Peoples’ lives are affected by many external influences. It’s not something that most people think about, yet our thoughts and behaviors are often inspired, guided, created, or limited by the impact of people, organizations, movements, and other cultural shapers. American society today is a reflection of the cumulative effect of thousands of influences on our 324 million citizens.
But which ones influence us the most? And which ones do we want to have the most – and least – influence on the nature and direction of the country? Those two questions were posed to a national sample of conservative Christians surveyed by the American Culture and Faith Institute. Some of their answers are exactly what you might expect them to say – but others may surprise you.
Personal Influence: Expected Responses
Given the strong Christian commitment of this group of respondents, it is not surprising to find that the top three personal influences cited by SAGE Cons are the Bible (estimated to have “a lot of influence” on their decisions and perspectives by 98%), religious teaching (92%), and the values taught to them by their parents (77%).
A second series of entities were said to have “a lot of influence” by about one-third of the segment. Those influences included family members (listed by 33%); courts and judges (33%); and government laws and regulations (30%).
Somewhere between one out of 10 and two out of ten respondents identified significant influences such as books (18%); the policies implemented by businesses (18%); conversations with friends (17%); schools (12%); and the behavior and choices of their friends (10%).
Several entities were designated as having “a lot of influence” by very few of the Christian conservatives. Those included the news media (7%); the Pope (4%); current music (3%); entertainment media (2%); art (1%); advertising (1%); and sports stars (listed by less than one-half of one percent).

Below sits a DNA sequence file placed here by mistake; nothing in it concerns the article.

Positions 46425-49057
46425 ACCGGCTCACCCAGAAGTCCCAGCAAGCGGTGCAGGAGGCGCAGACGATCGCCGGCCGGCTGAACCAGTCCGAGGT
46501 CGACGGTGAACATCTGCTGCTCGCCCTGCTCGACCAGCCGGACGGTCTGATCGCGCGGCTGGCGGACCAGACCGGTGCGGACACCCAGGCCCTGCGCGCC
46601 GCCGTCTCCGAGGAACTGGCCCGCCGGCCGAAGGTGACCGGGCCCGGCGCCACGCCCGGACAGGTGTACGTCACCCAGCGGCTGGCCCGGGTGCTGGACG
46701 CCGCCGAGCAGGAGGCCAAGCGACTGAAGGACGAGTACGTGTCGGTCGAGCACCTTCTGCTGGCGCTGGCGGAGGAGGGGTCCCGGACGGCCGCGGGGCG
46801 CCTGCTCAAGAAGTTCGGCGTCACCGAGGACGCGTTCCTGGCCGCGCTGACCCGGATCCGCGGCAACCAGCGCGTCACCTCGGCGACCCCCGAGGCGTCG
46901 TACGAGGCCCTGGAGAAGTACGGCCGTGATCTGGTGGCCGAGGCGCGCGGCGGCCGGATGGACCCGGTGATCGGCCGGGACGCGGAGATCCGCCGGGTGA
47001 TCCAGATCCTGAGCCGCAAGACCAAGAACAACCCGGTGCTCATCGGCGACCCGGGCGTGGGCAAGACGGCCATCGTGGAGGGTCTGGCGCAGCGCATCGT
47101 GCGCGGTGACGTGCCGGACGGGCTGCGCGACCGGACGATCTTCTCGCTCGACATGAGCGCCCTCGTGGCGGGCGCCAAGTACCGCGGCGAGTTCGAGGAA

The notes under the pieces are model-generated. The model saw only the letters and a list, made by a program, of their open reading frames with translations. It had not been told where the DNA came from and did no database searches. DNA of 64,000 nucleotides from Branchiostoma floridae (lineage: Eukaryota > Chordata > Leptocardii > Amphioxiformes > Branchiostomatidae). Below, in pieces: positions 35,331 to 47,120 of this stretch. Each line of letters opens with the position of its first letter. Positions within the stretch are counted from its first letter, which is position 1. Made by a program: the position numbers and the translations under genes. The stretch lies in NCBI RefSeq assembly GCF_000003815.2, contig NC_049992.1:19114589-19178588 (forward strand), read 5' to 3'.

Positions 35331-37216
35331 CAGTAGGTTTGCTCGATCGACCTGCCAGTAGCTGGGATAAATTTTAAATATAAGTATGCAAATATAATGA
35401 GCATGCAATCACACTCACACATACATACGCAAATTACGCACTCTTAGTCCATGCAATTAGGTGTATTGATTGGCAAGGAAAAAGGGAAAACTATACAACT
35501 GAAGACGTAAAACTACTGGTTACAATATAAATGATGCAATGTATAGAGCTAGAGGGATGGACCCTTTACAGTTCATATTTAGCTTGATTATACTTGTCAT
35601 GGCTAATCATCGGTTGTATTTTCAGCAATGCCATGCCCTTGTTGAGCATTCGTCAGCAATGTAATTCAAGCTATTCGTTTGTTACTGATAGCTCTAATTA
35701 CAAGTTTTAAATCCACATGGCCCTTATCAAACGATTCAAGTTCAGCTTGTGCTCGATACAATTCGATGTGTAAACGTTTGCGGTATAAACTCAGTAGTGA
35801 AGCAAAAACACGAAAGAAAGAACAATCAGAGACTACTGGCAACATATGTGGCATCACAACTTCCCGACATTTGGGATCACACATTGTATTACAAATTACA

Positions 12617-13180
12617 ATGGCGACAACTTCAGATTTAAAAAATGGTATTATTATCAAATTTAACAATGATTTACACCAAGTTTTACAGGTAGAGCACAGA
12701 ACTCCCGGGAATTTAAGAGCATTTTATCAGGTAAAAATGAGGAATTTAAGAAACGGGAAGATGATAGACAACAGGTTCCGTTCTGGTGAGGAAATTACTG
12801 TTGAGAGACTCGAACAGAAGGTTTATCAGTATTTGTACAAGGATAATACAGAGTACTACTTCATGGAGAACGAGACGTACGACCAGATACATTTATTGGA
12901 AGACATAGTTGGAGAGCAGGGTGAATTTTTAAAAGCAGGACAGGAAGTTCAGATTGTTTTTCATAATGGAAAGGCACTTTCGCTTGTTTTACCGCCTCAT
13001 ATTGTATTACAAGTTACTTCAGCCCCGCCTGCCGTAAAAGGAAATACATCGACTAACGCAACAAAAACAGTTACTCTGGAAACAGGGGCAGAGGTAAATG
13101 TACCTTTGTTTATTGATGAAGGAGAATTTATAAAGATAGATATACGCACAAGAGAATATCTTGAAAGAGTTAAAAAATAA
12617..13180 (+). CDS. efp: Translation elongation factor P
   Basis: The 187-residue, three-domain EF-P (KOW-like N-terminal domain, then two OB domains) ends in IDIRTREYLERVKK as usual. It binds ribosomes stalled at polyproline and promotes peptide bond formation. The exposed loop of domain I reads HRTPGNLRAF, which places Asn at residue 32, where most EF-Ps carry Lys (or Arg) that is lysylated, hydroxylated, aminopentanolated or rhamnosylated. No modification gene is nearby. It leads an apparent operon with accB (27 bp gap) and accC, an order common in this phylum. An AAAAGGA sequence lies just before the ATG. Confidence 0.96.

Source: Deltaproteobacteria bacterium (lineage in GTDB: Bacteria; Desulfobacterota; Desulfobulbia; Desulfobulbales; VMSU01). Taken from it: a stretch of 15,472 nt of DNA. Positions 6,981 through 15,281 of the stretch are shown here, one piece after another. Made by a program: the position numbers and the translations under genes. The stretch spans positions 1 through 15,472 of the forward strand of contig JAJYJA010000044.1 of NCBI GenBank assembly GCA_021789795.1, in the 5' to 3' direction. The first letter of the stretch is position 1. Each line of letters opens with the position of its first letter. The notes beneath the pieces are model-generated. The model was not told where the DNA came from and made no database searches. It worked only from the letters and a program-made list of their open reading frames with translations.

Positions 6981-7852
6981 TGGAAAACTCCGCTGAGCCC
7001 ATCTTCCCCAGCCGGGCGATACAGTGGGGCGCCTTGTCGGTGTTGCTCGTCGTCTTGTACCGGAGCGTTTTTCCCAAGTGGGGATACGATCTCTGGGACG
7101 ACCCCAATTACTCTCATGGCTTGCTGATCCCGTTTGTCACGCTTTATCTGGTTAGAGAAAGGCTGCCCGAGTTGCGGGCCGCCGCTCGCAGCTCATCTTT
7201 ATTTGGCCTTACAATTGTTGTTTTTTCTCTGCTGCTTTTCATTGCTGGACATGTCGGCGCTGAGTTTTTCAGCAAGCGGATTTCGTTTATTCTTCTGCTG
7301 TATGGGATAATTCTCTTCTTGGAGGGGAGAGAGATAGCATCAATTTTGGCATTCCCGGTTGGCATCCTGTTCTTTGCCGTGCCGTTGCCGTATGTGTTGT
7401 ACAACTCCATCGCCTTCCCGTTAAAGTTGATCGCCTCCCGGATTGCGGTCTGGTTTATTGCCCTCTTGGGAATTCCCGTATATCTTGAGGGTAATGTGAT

The survey asked people to rate each of those 18 sources of influence on a four-point scale. The proportion of people who selected the bottom point on that scale – “no influence” – for some of those sources was surprisingly high. Specifically, the ACFI survey reported that three-quarters of the SAGE Cons (74%) claimed that the content of entertainment media had no influence on them. Nearly two-thirds (64%) believed that current music has no influence upon them.
Desirable Cultural Influencers
When the sample of Christian conservatives was asked to indicate how active they would like each of a dozen entities to be in determining the nature and future direction of the United States a rather clear portrait emerged. A majority of respondents identified just two of the twelve sources of influence that they wanted to be very active in defining the nature and future of America: Christian churches (82%) and Christian ministries other than churches (69%). One-third of the respondents (35%) named small businesses as an entity that should be very active in shaping the country.
There were very low levels of confidence assigned to several government-related sources of influence. Those included the public education system (only 15% want it to be very active in defining America); state government officials (13%); and federal government officials (8%).
The remaining half of the entities evaluated rated even lower. Only 6% want judges and lawyers to be very active in determining the nature and future direction of the US; 6% want political non-profit organizations to have such influence; 4% support the creative community (artists, musicians, actors, authors, etc.); 4% gave a vote of confidence to large corporations; 4% believe college and university professors should be very active in shaping the nation; and a mere 3% would give such authority to the mainstream media.